So as I had already gone back to school a long time before that, to get certified in several trauma modalities, because I found that as I was working with people that would come in to me with gastroesophageal, reflux disease, you know, I, our standard of care is to give them something for acid reflux, but then when I would ask them questions, I would find they were just wrong out with anxiety. And I would say, I can't give you a prescription for this, like knowing full well, that's not the problem, right? You're not deficient in pylos. That, right, you know, you're actually having a problem with anxiety. So I went back to school for therapy for that reason to help people to really have tools. And so as I was working with us, I thought, No, this is bad, this, people are falling through the cracks. And so this hurt model came out of that study. And the hurt model says, first, you have an event, an adverse childhood events of some kind, and everyone has trauma. So that's another things like, capital T, trauma is the stuff that we think of when we think of trauma, sexual abuse, domestic violence, you know, physical, psychological, and it at the end, and men neglect having a parent or a caregiver that's mentally ill incarcerated, dead, divorced, right? neglect, and all of these things that we can think of as trauma. Like, they're also these little t traumas, right, which are experiences of rejection, or betrayal, or places where you haven't felt like you're good enough, fast enough. Beautiful enough, smart enough, right? So when you go up to that first event in childhood, you have this place where it's like, oh, maybe you couldn't get to the top of the rope and the presidential challenge, right, and PE, and it was in front of everybody. And so at that point, watching the kids in the line, do the rope. And you know, every year this thing sucks. And you're like, here we go, again, is the early mortification process, right.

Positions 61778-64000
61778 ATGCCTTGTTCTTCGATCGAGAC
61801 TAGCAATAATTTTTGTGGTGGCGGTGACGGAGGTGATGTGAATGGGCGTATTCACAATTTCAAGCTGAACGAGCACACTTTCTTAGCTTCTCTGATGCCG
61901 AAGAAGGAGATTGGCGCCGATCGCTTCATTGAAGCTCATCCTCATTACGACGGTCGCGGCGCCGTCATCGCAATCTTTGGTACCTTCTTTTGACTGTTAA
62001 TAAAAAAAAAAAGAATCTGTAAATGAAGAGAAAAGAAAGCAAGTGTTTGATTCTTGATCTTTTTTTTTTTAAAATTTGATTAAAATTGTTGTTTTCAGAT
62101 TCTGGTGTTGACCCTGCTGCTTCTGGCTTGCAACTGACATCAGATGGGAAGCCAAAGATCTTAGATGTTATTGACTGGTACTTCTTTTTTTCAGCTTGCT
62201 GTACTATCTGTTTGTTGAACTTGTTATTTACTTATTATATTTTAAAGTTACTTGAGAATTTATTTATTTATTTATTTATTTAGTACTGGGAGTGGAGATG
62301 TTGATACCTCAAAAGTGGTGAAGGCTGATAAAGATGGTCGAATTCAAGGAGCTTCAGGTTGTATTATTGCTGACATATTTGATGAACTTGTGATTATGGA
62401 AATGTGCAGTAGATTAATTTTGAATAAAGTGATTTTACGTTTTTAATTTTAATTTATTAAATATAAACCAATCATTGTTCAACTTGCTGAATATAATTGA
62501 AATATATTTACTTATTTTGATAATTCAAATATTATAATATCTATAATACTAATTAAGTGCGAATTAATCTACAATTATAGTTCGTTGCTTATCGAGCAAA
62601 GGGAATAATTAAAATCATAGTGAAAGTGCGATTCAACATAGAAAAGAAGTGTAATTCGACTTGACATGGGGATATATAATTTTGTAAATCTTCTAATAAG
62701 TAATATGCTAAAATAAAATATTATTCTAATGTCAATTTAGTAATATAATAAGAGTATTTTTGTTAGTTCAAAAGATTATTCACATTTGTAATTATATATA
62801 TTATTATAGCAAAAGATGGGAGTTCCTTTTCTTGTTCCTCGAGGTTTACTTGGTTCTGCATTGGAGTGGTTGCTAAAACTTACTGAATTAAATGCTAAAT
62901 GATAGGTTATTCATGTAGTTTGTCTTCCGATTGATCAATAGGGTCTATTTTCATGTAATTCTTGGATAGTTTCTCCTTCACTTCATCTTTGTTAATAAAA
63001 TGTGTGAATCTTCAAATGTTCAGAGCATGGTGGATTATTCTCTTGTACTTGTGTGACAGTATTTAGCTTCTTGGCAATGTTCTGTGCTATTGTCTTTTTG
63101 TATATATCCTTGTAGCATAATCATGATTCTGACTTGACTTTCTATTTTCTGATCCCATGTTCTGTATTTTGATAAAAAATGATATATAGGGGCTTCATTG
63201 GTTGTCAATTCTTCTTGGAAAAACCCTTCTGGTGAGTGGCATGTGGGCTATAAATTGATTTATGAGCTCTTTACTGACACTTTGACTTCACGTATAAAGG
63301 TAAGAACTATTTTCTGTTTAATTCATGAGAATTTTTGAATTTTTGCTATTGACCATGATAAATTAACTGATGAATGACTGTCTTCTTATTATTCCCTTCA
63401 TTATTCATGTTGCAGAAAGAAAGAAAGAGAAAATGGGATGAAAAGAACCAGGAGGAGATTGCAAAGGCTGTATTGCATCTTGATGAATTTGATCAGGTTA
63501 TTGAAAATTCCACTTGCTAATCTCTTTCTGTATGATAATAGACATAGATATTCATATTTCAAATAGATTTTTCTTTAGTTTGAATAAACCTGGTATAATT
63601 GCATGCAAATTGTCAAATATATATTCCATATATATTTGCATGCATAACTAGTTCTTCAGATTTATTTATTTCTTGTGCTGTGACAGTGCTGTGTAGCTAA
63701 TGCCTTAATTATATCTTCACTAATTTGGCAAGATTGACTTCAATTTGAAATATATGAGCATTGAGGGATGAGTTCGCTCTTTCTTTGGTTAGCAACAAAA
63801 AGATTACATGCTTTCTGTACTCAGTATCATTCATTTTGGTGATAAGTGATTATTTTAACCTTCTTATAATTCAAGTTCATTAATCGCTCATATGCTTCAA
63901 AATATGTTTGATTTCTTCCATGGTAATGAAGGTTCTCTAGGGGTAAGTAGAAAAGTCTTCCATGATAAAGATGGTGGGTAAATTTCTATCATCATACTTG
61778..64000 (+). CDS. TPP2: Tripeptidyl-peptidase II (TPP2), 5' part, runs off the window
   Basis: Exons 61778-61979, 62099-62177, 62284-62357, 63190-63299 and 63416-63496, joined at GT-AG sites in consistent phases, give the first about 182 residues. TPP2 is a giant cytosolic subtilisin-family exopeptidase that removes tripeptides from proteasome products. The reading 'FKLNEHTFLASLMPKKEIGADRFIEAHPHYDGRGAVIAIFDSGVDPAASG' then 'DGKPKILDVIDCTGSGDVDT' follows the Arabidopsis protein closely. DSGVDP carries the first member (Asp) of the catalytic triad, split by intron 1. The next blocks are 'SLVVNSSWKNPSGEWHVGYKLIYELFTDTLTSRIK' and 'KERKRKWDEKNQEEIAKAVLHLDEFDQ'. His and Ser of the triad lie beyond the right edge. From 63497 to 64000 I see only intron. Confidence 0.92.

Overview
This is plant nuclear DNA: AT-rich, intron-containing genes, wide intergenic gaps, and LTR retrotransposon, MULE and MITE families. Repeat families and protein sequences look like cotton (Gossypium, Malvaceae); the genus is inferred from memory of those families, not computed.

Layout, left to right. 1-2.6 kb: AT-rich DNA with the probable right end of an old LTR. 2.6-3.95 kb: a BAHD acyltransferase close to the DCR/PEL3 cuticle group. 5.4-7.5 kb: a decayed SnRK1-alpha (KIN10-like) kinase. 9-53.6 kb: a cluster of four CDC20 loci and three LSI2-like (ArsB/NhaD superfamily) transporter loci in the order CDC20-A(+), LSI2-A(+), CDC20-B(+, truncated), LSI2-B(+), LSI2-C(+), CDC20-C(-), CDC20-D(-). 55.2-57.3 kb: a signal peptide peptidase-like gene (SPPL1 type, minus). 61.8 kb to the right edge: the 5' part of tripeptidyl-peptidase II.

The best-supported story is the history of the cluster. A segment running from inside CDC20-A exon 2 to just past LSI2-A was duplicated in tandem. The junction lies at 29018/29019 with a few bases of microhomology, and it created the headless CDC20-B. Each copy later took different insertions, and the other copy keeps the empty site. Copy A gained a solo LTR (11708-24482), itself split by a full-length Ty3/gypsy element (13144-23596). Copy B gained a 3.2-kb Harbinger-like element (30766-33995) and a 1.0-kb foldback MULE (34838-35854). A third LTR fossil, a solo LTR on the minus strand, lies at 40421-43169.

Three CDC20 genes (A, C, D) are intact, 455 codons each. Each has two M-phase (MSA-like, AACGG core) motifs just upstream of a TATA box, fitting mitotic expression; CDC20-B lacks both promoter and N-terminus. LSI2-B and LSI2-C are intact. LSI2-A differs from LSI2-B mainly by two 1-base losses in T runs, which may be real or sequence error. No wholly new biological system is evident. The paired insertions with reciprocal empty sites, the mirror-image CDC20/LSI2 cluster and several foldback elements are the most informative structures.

And so what's going to happen is the same exact thing that happened to me when I got called into the vice principal's office, right in the heart rate starts going you start sweating with anxiety, about not showing up at the way that you want to in front of your peers, because we're actually wired that if the peers reject you, right, you're in caveman times, and that the fire light circle and the community pushes you outside the firelight circle, the saber toothed Tiger can eat you. So you're wired to really understand that rejection is dangerous. Okay? So here we are, we're just dealing with the ropin pe, or missing a word in the spelling bee in front of everybody, or tripping and falling down the stairs in school, like whatever, you know, childhood is a jumble of trauma. So you don't have to think about it in capital T trauma terms. You can think about it in the sense that some of this stuff like I'm writing a book on healing trauma right now. And one of the stories I'm telling is a woman that came to see me whose big trauma and it was huge, was she was the third girl. And she never got anything new. She was crying, saying like even socks, they were handing down. And so what happens is we have this event, right, this thing that happens. And then like in her case, every time she opened up a president at Christmas, and it was a hand me down. She would go into a space of hurt and sadness. And then that would trigger a physical response but freeze, right? sympathetic nervous system fight flight freeze. Usually in children, it's freeze. I mean, it was for me, I'm not being a vice principal. Right? And so it's freeze.